“(States) must either forgo the enforcement of their conflicting state laws to comply with the allegedly unlawful guidance or violate the guidance and risk significant legal consequences,” Atchley continued. “This is an untenable choice.”
AG: Judge got it right
Atchley carefully sidestepped the issue of whether the state laws at issue are, in fact, discriminatory.
“(The Biden administration has) a public interest in enforcing (anti-discrimination policies) to the fullest extent permissible,” Atchley wrote. “Likewise, (states) undoubtedly have a strong public interest in enforcing their duly enacted state laws and protecting the underlying policies.
“The court understands that both sides feel strongly about their positions on the relevant legal and social policy questions, and the public’s interest in the correct application of the law will be served by maintaining the status quo while the court resolves these issues,” Atchley continued.
“An injunction will ensure that the agencies are not exceeding their express authority delegated by Congress,” he wrote.
Slatery hailed the ruling in a release made public Sunday.
“The District Court rightly recognized the federal government put Tennessee and other states in an impossible situation: choose between the threat of legal consequences including the withholding of federal funding or altering our state laws to comply,” Slatery stated in the release.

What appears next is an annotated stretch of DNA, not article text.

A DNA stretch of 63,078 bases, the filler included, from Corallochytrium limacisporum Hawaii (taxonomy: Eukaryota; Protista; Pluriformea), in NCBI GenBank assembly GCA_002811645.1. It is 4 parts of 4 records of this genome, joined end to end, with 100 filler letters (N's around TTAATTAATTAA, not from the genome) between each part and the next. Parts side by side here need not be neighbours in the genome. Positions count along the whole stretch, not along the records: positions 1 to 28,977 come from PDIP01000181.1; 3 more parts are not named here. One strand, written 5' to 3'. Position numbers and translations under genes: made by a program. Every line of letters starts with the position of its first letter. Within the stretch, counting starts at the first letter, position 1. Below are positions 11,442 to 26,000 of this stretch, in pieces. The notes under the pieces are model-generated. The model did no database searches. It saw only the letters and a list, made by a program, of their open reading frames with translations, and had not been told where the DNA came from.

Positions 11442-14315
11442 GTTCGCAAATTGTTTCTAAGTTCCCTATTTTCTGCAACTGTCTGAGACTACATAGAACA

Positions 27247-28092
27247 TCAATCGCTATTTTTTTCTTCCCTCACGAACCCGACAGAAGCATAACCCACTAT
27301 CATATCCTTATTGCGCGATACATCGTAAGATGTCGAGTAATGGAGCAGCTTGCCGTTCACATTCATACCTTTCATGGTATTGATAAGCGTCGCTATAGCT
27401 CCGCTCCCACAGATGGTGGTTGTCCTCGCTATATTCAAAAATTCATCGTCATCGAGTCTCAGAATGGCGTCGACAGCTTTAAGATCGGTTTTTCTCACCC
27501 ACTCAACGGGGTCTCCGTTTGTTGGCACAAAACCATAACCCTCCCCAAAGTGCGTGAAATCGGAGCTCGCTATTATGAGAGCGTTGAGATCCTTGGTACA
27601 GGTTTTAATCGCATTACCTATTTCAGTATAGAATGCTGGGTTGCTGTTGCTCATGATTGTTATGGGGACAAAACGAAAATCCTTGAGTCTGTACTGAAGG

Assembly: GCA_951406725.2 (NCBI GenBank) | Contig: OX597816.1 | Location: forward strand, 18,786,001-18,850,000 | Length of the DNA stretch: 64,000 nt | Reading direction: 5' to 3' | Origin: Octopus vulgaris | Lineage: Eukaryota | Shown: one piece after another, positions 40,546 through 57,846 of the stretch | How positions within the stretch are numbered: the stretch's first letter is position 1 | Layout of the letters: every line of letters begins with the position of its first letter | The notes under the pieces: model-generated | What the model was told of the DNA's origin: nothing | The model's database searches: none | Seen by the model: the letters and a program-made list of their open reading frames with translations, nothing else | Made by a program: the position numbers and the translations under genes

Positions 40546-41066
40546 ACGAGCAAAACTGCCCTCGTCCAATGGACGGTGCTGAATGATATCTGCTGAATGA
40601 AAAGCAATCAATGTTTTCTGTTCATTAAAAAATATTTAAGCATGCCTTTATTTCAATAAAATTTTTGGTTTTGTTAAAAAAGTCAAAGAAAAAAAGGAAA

“Keep in mind these new, transformative rules were made without you, without your elected leaders in Congress having a say, which is what the law requires,” he stated. “We are thankful the court put a stop to it, maintained the status quo as the lawsuit proceeds, and reminded the federal government it cannot direct its agencies to rewrite the law.”
The Biden administration could seek to appeal Atchley’s ruling to the 6th Circuit U.S. Court of Appeals. There’s no guarantee the judge will grant an appeal or that the appellate court will agree to hear one, though, and the injunction will remain in place pending further proceedings.
This article was originally published by the Tennessee Lookout, a sister publication of Arizona Mirror and a member of the States Newsroom network of local newsrooms. It has been edited to include Arizona examples.
This report was first published by the Arizona Mirror.